Ever the optimist, San Diego Padres manager Andy Green fully supports general manager A.J. Preller’s deep rebuild and suggests that fans “embrace the process.”
To put it another way, no one’s expecting to plan a championship parade anytime soon.
Spring training marks the start of the first full season of another of Preller’s massive remodeling projects. After his win-now approach with veterans failed in 2015, he spent most of last year dealing away older players for prospects and younger talent. All-Star first baseman Wil Myers is the only player left from Preller’s wild shopping spree two offseasons ago.
The Padres are coming off their sixth straight losing season and haven’t been to the playoffs since 2006. Executive chairman Ron Fowler has said he doesn’t expect them to be .500 for two years.
Fans in Peoria definitely will need to buy a program to find out who all these new, younger players are.
Late last season, the Padres called up right fielder Hunter Renfroe, center fielder Manuel Margot and second baseman Carlos Asuaje, along with catcher Austin Hedges, who made his big league debut with the Padres in 2015. Those four helped Triple-A El Paso win the Pacific Coast League title. Renfroe will be the starting right fielder and Hedges the starting catcher. Margot will be in the mix in the outfield and Asuaje at second base.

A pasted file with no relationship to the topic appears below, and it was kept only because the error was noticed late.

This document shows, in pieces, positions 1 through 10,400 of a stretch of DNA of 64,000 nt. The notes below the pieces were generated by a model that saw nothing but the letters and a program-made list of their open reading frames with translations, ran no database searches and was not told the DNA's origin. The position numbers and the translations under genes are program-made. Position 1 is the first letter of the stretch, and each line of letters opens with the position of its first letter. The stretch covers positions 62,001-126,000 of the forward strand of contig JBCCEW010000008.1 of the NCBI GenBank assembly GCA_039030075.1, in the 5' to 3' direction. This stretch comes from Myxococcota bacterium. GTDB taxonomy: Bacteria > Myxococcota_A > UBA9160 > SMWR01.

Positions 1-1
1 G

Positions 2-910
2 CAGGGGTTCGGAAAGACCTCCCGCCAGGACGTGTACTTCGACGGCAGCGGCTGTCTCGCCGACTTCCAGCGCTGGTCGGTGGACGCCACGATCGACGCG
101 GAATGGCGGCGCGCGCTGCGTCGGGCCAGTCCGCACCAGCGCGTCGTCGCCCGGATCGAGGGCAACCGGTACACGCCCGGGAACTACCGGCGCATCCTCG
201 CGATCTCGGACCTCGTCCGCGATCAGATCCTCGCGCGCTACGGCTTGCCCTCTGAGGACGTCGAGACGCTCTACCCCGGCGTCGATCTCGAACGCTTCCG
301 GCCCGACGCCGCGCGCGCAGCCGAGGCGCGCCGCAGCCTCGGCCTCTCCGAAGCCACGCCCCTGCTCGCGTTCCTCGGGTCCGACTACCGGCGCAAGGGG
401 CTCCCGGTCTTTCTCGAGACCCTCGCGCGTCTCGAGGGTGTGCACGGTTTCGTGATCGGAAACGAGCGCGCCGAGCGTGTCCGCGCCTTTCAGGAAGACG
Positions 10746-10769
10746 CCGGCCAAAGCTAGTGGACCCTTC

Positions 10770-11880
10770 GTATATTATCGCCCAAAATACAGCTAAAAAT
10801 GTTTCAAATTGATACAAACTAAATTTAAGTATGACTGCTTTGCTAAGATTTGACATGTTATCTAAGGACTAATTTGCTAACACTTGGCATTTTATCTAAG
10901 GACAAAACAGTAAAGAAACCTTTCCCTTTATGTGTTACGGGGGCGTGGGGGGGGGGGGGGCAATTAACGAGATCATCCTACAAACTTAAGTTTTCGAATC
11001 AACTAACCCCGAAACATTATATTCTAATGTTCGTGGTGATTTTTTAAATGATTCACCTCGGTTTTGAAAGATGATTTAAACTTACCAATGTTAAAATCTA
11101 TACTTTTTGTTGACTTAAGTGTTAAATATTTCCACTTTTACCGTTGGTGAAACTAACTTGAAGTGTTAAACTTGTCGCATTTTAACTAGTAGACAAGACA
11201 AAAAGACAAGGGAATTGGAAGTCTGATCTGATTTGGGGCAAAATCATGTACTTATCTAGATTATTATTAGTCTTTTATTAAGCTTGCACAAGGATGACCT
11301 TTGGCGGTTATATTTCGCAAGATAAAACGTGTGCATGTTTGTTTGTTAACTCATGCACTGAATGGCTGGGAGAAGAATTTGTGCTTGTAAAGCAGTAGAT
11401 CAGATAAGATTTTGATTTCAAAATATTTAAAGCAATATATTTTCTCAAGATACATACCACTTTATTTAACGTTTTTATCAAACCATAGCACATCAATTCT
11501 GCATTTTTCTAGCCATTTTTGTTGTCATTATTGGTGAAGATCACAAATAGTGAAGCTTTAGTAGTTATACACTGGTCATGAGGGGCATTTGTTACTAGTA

ROOKIES TO WATCH
Renfroe immediately excited the fans with his power by hitting four home runs in 11 games. His first was off Madison Bumgarner, and he also hit the first-ever home run onto the top of the Western Metal Supply Co. brick warehouse in the left-field corner of Petco Park.
Looking for an identity during their rebuilding project, the Padres gave first baseman Wil Myers an $83 million, six-year contract. The 26-year-old Myers was a first-time All-Star in 2016, when he hit 28 homers and drove in 94 runs while stealing 28 bases. Myers was the AL Rookie of the Year with Tampa Bay in 2013. After injuries kept him from playing more than 100 games in either of the following two seasons, he played 157 games last year as he successfully converted from the outfield to first base.
A glaring example of the rebuild is the starting rotation, where all five starters on the 2016 opening day roster are gone. The most experienced guys in the rotation are free agent acquisition Jhoulys Chacin and Clayton Richard, who at 33 is the oldest player on the team. The most promising returning pitcher is Luis Perdomo, who made the jump from Single-A to the majors as a Rule 5 draftee and led the team’s starters in victories with nine. Perdomo began the season in the bullpen before being moved into the rotation, finishing 9-10 with a 5.71 ERA. Others expected to be in the mix for rotation spots are Jarred Cosart, left-hander Christian Friedrich and Paul Clemens.
The Padres will continue their experiment of using Christian Bethancourt as a catcher, pitcher and outfielder. Bethancourt, primarily a catcher, made two appearances as a reliever last year.